The Food and Drug Administration’s provides similar guidance to researchers through the Patient-Focused Drug Development initiative.18 Recently, the Canadian Institute of Health Research published the draft Ethics Guidance for Developing Research Partnerships with Patients.19 Finally, INVOLVE has produced six draft Standards for Patient Engagement that are currently piloted and evaluated in different areas of health research in the UK.20
Recommendations from the field of rheumatology
Experiences from other areas of research have resulted in a set of useful recommendations for researchers and PRPs to prepare for effective partnership.11 12 21 22 They call researchers for engagement of PRPs right from the conception of the research protocol. They recommend to discuss mutual expectations, timelines and responsibilities, and to give PRPs time to familiarize themselves with the research. Because terminology and concepts of HTA might be a barrier for efficient partnership, EULAR has opened its economic course for PRPs. A minimum of training to the specifics of HTA will reinforce genuine involvement of PRPs at all stages. PRPs can also assist in the knowledge transfer of HTA findings to patients, decision makers and the general public. As the project progresses, researchers should encourage an open dialogue in a safe environment.23 They should respect the value of the PRP’s input and invite PRPs to tell their personal story. Include PRPs in all emails and conversations, avoid jargon, share relevant documents, and allow sufficient time for patients to respond to emails. Make sure PRPs stay involved throughout the research process and are included in the decision making. Accept that PRP involvement may impact research objectives, problem identification and prioritization of the research agenda. And finally, be aware of the potential overburdening of PRPs by regular evaluation, involving more than one PRP and to not always ask the same person.
In summary, patient-centred HTA is critical to capture the unique lived experiences of patients. Combining consultation strategies to collect patient-based evidence with collaborative partnerships ensures an adequate representation of their perspectives in economic evaluations. Although empirical evidence for the impact and process of patient involvement is still scarce, practical recommendations exist and may guide researchers and PRPs to implement engagement strategies.
Currently, the categorical imperative of patient engagement in HTA is not supported by a substantial body of knowledge demonstrating its added value. Some studies claim that patient engagement guarantees the effectiveness, safety and affordability of new interventions. It may promote good quality of healthcare services, increase trust in healthcare providers and improve adherence and patient satisfaction with healthcare services. But these claims are based on assumptions or extrapolation from clinical research, and not on systematically collected empirical evidence. The main challenges for the future are therefore to build a solid evidence base for patient engagement in HTA, to develop consensus on the role and profile of PRPs, and on a methodology for demonstrating impact. Wouldn’t it be nice if the specialty of rheumatology would also take a lead in addressing these challenges?
Box 3 Case 1. PRP involvement in HTA research agenda setting
An example of patients collaborating with an HTA agency, comes from the Swedish Rheumatism Association (Reumatiker Förbundet) and its network of trained patient research partners. One of their tasks is to identify research gaps and nominate technologies for HTA. In an ongoing initiative the Reumatiker Förbundet collaborates actively with the Swedish Agency for HTA and Assessment of Social Services (SBU) and researchers to develop a shared research agenda regarding the effects of rehabilitation in rheumatic diseases. The involved parties follow the James Lind Alliance methodology to identify unanswered questions of all stakeholders. The SBU took responsibility for the evaluation of the scientific evidence gaps of those research questions that are most important to the end users.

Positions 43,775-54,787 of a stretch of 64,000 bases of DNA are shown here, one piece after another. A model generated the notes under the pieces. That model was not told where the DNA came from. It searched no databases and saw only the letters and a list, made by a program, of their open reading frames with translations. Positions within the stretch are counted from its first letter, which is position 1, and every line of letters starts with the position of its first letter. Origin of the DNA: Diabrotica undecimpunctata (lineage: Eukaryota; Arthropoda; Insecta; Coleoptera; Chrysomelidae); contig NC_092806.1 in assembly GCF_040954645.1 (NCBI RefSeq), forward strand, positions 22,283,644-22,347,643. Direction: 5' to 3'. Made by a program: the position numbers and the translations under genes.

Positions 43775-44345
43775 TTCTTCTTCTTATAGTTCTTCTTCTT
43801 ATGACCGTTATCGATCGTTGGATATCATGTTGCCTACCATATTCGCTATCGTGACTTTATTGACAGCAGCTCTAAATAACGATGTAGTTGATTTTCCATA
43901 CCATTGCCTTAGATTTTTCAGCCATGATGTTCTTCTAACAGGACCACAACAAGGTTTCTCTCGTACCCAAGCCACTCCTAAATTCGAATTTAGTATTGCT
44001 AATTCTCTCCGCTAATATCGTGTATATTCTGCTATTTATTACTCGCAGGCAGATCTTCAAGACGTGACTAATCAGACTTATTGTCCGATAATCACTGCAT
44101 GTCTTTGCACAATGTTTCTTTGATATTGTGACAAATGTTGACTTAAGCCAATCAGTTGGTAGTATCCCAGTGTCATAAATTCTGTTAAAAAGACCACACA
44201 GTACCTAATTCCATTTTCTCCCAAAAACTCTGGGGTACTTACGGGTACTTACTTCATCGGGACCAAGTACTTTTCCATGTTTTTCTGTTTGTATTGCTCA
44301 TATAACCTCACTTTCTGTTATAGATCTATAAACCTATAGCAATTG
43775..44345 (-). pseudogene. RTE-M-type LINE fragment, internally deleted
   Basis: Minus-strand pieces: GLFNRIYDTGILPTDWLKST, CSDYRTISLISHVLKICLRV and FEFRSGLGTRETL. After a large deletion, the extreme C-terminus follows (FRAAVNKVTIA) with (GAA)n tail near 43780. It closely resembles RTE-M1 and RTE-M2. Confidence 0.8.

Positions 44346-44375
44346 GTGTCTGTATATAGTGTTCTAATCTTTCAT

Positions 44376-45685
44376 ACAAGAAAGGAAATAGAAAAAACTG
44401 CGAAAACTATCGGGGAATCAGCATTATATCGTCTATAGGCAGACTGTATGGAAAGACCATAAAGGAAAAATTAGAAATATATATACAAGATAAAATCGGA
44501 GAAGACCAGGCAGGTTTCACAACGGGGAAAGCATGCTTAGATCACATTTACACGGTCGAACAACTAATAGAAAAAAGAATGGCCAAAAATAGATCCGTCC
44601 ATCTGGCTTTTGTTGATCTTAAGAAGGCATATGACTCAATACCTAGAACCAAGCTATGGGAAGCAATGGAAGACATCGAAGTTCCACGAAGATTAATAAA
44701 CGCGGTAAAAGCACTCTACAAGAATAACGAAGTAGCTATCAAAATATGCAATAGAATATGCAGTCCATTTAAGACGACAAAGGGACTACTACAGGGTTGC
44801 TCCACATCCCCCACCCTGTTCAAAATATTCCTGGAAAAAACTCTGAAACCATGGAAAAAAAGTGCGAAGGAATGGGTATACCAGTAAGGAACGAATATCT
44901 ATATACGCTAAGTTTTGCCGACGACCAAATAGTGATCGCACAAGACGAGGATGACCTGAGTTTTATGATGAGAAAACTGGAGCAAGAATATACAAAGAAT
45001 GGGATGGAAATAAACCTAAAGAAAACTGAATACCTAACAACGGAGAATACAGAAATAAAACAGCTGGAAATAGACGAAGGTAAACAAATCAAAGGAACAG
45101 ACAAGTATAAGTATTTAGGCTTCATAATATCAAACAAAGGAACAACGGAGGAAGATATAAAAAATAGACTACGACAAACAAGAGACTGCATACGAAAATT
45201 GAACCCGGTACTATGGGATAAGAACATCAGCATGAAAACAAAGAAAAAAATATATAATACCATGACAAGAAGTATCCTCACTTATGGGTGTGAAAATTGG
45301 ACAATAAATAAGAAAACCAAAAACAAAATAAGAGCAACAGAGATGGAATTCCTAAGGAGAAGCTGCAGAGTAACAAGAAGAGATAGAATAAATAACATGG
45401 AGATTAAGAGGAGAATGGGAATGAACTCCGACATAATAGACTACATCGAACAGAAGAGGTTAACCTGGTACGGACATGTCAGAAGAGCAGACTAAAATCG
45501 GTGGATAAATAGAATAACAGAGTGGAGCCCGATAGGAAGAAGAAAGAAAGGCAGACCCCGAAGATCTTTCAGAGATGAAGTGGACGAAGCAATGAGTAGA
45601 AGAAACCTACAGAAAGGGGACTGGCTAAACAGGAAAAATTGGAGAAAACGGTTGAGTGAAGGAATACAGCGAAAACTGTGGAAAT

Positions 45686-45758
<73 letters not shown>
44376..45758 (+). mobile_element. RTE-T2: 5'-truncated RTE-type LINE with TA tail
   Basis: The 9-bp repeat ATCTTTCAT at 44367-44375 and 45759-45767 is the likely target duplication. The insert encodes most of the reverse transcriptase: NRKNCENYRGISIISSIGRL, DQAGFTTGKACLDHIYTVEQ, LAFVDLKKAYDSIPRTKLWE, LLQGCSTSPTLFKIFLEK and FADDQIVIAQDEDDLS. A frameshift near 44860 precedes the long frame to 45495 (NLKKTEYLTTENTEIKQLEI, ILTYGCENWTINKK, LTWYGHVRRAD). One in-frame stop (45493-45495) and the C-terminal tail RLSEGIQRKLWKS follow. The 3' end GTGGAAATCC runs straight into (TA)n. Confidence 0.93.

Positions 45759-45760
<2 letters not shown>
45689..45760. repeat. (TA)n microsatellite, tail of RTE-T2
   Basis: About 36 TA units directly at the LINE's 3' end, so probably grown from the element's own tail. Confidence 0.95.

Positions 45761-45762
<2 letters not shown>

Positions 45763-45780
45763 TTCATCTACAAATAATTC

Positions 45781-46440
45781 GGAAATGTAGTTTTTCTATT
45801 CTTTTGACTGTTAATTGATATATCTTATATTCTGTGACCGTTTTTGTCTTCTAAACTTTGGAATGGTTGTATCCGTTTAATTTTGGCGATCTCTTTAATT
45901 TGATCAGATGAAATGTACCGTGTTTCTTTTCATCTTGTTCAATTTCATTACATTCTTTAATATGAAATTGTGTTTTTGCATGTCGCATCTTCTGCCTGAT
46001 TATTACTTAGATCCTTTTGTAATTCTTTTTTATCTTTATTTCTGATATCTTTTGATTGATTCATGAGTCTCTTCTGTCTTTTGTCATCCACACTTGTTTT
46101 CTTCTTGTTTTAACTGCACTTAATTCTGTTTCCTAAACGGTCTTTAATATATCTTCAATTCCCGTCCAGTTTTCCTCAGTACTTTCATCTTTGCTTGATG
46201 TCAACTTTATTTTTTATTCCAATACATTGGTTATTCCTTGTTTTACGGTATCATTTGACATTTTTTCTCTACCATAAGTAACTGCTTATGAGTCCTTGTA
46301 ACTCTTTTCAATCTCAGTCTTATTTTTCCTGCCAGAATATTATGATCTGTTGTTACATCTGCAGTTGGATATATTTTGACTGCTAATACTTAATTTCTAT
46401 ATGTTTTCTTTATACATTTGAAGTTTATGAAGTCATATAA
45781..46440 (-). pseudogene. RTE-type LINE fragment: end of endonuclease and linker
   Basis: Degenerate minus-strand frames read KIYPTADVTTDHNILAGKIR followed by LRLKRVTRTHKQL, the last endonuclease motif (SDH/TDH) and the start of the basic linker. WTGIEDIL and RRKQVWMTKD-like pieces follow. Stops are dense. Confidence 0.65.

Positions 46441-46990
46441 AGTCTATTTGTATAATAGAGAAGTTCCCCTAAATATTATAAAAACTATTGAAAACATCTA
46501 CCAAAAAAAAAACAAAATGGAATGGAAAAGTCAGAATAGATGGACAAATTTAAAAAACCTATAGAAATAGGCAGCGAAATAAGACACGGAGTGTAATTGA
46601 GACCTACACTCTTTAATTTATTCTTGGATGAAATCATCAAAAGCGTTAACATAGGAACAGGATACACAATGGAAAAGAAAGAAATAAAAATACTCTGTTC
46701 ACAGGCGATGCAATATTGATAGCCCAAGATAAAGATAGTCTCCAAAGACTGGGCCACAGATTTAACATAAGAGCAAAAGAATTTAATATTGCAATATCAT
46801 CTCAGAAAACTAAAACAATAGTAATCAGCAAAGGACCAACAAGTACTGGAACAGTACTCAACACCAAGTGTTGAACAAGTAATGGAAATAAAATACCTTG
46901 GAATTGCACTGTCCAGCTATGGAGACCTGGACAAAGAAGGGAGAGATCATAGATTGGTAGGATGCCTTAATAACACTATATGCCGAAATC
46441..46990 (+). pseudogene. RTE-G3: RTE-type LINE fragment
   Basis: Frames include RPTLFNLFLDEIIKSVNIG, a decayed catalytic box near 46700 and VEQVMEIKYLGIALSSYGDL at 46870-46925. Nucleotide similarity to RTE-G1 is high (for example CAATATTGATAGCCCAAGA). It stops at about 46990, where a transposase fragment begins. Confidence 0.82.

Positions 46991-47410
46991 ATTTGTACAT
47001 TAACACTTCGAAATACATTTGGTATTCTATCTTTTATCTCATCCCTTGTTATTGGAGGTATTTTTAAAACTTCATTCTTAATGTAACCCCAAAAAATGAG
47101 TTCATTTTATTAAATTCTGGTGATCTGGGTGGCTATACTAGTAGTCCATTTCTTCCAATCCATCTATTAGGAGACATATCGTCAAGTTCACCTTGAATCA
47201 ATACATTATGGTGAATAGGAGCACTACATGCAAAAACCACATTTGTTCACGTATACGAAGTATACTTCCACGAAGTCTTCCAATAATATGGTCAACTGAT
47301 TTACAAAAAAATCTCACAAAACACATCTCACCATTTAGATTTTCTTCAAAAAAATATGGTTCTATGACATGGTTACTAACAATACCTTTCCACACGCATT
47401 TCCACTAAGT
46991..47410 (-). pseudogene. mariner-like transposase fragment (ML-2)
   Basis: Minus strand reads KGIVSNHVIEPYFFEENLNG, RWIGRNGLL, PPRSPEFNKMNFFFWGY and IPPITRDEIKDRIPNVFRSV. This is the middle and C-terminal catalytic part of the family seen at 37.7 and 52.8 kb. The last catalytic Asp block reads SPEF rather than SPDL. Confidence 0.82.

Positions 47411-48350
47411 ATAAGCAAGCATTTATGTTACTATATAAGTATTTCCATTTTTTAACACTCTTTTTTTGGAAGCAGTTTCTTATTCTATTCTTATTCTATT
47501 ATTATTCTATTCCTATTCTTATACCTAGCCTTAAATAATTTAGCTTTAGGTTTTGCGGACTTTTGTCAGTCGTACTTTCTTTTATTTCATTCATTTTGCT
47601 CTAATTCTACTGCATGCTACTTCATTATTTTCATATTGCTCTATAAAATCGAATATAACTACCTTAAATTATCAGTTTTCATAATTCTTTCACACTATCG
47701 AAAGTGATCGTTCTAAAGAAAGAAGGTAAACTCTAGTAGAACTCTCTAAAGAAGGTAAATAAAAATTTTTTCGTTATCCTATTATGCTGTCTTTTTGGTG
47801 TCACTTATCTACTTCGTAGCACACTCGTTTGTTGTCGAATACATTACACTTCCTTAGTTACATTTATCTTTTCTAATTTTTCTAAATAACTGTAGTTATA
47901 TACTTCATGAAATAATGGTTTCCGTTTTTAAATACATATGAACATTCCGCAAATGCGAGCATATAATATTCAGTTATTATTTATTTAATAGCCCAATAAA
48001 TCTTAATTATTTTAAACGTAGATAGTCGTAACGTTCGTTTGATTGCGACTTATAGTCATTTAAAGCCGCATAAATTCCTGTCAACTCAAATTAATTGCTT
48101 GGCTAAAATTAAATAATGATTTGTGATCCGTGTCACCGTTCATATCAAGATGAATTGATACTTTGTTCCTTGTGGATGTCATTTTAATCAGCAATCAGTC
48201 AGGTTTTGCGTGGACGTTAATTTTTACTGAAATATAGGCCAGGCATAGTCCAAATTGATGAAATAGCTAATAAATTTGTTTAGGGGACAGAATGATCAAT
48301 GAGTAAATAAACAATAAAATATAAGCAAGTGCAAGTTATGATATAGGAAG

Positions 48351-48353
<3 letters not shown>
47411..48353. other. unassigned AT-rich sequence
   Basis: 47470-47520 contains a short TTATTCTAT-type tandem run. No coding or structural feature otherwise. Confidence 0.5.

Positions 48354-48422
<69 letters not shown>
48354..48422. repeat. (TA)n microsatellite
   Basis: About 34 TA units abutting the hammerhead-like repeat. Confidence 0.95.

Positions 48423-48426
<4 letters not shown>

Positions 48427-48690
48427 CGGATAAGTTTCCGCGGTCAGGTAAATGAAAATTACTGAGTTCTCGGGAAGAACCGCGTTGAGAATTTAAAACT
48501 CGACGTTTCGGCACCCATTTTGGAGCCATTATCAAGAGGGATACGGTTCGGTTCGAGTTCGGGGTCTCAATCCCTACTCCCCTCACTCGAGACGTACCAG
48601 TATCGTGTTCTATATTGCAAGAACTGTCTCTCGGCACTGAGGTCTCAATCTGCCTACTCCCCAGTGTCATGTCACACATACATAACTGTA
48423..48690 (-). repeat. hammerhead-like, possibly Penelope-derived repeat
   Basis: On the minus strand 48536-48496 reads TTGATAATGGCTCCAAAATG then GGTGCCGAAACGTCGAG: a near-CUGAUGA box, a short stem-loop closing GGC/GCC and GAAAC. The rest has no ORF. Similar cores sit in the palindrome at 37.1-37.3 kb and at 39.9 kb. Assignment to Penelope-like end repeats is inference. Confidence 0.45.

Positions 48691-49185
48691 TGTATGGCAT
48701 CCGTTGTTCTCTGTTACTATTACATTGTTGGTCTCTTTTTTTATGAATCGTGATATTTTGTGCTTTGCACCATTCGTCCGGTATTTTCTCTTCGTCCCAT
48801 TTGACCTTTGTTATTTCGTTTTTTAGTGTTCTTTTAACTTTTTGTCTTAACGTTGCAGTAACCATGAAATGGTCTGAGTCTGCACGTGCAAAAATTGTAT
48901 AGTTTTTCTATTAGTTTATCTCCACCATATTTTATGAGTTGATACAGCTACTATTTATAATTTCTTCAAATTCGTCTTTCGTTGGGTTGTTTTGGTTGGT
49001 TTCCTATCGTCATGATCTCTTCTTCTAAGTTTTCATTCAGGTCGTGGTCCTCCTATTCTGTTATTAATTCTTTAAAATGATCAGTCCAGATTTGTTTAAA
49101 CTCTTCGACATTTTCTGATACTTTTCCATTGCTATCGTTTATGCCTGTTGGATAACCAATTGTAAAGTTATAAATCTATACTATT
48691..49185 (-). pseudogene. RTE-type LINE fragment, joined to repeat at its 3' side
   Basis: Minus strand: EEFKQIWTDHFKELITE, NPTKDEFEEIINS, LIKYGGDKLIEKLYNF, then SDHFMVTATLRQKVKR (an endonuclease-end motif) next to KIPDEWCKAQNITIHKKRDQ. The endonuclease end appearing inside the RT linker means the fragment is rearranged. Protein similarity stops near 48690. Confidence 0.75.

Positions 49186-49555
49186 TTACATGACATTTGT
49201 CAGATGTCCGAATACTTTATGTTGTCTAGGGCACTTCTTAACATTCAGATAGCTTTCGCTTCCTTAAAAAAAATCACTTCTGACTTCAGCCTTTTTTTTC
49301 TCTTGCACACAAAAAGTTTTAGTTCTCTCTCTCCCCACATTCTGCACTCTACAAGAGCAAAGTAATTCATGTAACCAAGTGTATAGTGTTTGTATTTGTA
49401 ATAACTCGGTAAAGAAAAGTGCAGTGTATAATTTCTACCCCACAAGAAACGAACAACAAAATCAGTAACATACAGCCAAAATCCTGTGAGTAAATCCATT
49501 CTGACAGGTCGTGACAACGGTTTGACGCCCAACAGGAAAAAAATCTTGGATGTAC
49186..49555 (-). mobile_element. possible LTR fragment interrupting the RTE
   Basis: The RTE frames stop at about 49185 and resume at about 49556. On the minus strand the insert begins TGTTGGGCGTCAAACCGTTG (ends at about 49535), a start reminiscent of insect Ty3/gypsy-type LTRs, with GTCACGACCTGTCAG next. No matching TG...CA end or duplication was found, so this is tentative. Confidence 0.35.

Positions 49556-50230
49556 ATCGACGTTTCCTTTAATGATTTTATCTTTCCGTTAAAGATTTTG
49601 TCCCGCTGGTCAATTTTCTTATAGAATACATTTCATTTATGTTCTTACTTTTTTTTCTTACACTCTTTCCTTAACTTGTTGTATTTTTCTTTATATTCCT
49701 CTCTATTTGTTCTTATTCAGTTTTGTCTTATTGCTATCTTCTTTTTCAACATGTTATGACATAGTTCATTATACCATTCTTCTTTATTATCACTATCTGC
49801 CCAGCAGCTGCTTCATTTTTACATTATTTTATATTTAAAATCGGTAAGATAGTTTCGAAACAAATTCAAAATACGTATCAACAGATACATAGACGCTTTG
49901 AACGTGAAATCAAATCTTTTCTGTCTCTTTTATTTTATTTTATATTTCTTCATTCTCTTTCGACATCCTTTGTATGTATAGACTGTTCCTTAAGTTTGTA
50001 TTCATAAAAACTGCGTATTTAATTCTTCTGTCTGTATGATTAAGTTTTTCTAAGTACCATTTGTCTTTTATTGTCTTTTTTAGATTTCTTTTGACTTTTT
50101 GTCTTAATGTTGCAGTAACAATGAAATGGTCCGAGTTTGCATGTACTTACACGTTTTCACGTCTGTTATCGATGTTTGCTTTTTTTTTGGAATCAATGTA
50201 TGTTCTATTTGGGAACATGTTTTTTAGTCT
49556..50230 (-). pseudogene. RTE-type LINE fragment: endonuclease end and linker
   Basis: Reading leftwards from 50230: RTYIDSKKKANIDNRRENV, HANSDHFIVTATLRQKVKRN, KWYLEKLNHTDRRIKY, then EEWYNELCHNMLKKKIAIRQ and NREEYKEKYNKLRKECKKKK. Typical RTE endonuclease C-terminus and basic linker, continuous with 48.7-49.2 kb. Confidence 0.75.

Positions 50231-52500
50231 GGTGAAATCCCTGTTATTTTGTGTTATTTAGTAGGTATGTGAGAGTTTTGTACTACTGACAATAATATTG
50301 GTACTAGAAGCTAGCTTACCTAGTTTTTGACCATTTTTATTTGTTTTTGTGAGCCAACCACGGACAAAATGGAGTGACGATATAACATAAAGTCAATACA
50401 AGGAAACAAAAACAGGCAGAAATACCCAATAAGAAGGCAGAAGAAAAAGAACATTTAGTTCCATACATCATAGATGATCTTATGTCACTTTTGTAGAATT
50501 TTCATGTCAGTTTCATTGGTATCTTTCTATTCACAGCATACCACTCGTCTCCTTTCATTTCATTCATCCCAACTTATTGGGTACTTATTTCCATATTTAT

Box 4 Case 2. PRP involvement in an EMA expert meeting
Patients can be involved as individuals or through a patient organisation. EULAR regularly nominates patient representatives in EMA committees. In 2019 two patients were invited for an ad hoc expert meeting on the safety concerns of one of the targeted synthetic Disease Modifying Anti Rheumatic Drugs (tsDMARDS). One representative had a rheumatic condition and one Crohn’s disease. Prior to the meeting, they received the ‘preliminary rapporteur’s assessment report’ highlighting the safety issues identified with the medicine. It also included a draft recommendation for the Pharmacovigilance Risk Assessment Committee (PRAC). During the meeting with a large group of clinicians and researchers representing a variety of disciplines, the patient experts were invited to provide input in the discussions on the interpretation of the potential risks for patients and the proposed additional risk minimization measures. They were able to listen to the responses of the pharmaceutical company at the start of the meeting, and after the meeting, they received the final decision made by the PRAC, and a request the review the draft ‘public health communication’ from a patient perspective (personal communication).
This article is a part of a series on health economics, based on the EULAR Health Economics in Rheumatology course, held in 2016 and 2018.
Contributors MdW prepared the first draft of this manuscript with input from FG, BF, SG, MJ and AB. All authors approved the revised version.
Funding The authors have not declared a specific grant for this research from any funding agency in the public, commercial or not-for-profit sectors.
Competing interests None declared.
Patient consent for publication Not required.
Provenance and peer review Commissioned; externally peer reviewed.
Data availability statement Data sharing not applicable to this article.